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August 02, 2002 - Image 11

Resource type:
The Detroit Jewish News, 2002-08-02

Disclaimer: Computer generated plain text may have errors. Read more about this.

For Openers

Success Tastes So Sweet

1 :111 osh Lipshaw wasn't looking for fame. He just

wanted ice cream trucks to come to his West
Bloomfield neighborhood.
Now he's accomplished both.
Josh noticed something amiss last summer. His broth-
er Jeremy's T-ball- team patronized an
awaiting ice cream truck after each game
in every community they played but
West Bloomfield. Josh, now 10, had his
mom, Suzanne Lipshaw, find out why —
and she learned that a 1954 peddlers and
solicitors ordinance prohibited ice cream
sales within the township.
Not fair! The chiming, musical ice
cream truck — a cherished part of sum-
mer for most Americans --- could not
TSCHIRHART sell its frozen confections in Josh's home-
Special Writer town.
The news- media lapped it up when the
boy succeeded in getting the ordinance
changed. Josh's grassroots campaign included letters, a
petition drive and the heartfelt talk he gave promoting
the trucks — bells and all — at a Nov. 5, 2001, town-
ship board meeting. His latest accomplishment this
summer is that the board agreed to let the vendors con-
tinue working an hour later, until 8 p.m.
"It was a great learning experierice for him on how
government works," said Josh's dad, Mark Lipshaw,
whose family belongs to Temple Israel.
Josh now says he plans to run for student council at
his school, Pleasant Lake Elementary. The incoming
fifth-grader's career goal, however, is computer program-
ming, not politics.
Josh has received formal recognition for his efforts,
with certificates from state legislators and congressional

members, Oakland County commissioners and the gov-
ernor's office. The Greater West Bloomfield Michigan
Week Committee gave Josh a Youth Volunteer
Leadership Award.
There's also been lots of media attention. Josh's story
has been told in newspapers and on radio and television
stations throughout the world, said Mark Lipshaw. The
producers of The Tonight Show with Jay Leno and Good
Morning America called, and
though scheduling didn't
work out for Josh to appear,
Leno sent over a T-shirt.
Finally, and perhaps best of
all, is the free ice cream.
When ice cream truck driv-
ers find out Josh is the boy
who. got the West Bloomfield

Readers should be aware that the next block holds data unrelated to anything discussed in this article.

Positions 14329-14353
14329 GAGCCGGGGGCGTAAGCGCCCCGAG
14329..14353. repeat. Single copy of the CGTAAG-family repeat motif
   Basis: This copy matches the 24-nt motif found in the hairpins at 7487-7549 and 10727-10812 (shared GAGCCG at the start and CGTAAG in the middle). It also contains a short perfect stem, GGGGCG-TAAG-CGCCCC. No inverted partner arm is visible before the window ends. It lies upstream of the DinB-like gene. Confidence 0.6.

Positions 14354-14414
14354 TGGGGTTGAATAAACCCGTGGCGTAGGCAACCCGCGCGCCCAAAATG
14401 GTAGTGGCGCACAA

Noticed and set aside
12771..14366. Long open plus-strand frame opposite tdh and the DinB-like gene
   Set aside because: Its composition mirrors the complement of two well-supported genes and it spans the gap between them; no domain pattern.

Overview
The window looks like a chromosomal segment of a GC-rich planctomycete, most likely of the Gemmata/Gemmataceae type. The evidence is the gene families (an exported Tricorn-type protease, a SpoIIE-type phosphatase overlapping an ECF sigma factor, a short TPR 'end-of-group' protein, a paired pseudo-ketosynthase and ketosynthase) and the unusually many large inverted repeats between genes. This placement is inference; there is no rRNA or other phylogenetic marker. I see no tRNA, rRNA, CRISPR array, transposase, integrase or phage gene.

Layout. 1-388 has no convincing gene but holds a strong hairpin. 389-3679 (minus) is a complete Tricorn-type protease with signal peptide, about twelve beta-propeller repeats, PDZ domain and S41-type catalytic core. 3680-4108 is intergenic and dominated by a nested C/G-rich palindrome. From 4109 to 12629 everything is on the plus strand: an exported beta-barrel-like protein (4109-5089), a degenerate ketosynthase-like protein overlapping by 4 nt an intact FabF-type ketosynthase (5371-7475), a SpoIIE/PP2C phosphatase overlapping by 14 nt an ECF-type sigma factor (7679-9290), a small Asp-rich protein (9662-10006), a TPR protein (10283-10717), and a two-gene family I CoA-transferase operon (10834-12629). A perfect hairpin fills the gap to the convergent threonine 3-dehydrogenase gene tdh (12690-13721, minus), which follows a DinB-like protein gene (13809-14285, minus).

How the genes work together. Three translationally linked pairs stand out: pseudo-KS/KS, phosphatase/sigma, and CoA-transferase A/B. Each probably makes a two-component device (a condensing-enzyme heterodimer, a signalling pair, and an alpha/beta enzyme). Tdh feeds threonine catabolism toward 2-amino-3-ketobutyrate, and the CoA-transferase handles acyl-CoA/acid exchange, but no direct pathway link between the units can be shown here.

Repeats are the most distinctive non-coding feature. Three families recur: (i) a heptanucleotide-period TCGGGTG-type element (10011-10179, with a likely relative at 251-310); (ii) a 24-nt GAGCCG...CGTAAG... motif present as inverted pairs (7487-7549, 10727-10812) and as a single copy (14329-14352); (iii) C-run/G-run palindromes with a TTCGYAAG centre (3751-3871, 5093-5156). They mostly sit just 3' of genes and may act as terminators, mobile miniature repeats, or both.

ordinance changed, he and
his brother, Jeremy, 7, get
their goodies on the house.
Josh says he is sharing his
certificates for a free year's
supply of Edy's Ice Cream
with friends who helped him
with the petition drive. Some
of them are in his Cub Scout
Josh Lipshaw
Pack 107.
Josh's other interests
include taking tae kwon do at the Sports Club of West
Bloomfield. (he's a first-degree black belt) and participat-
ing in Tamarack Camps and Cranbrook Science Camp.
His favorite school subjects are science and reading.
And when it comes to ice cream?
"Chocolate and chocolate-chip cookie dough," said
Josh. ❑

Chaya Masha Stock and
daughter Itta Henya
Stock, 6, of Oak Park.

Shabbat Candid

"Shabbat candles brighten
up the earth."

Megan Rothenberg,
age 8, of Walled Lake

© 2002

IV bile not exactly the 10
lost tribes, some Jews
did not make the transi-
tion to rabbinic
Judaism once the Holy Temple was
destroyed. What happened to them?
— by Goldfein

•SOI3DOSV JO slopaz csasItiapH
‘suE9spio aumpaq Aatu, LIOAISLIV


"You can get your Jewish fix outside of
Jewish institutions today. But the syna-
gogue is such a basic infrastructure to
the community, why not use it more to
help people build their Jewish lives?"
— Rabbi Hayim Herring, the new execu-
tive director of Minneapolis-based STAR
(Synagogues: Transformation And
Renewal), designed to inspire systematic
upgrades in American synagogue life, as-
quoted by JTA.

"To evoke the presence of anti-Semitism
in our society, or in some political
forces, or in the Catholic Church
demonstrates a mistaken image of our
— Pielfernando Casini, the speaker of
Italy's Chamber of Deputies, in an address
to the congress of the Union of talian
Jewish Communities, as quoted by ILA.

"I consider the people of Israel my fami-
ly. And for the pain that they suffer, I
feel, too.".
— Shani Lerner, a past president of the ,
Baltimore chapter of Hadassah: The
Women's Zionist Organization of
America, at a Tisha b'Av vigil in
Baltimore for victims of the current
Palestinian intifada (uprising), as quoted
by JTA.

Yiddish Limericks

Staff photo by Krisra Husa

Sponsored by Lubavitch Women's Organization.To submit
a candlelighting message or to receive complimentary can-
dlesticks and information on Shabbat candlelighting, call
Miriam Amzalak of Oak Park at (248) 967-5056 or e-
mail: amzalak@juno.com

n't Know



Friday, Aug. 2: 8:33 p.m.

Friday, Aug. 9: 8:25 p.m.

Shabbat Ends

Shabbat Ends

Saturday, Aug. 3: 9:39 p.m.

Saturday, Aug. 10: 9:29 p.m.

The world tells the Jews, "Easy does it.
Appeasement's the answer because it
achieves what you seek.
You'll see; turn your cheek."
"Meh ken leben,"I say, "nor men lost

— Martha Jo Fleischmann

* You could live, but they don't let you.

8/ 2



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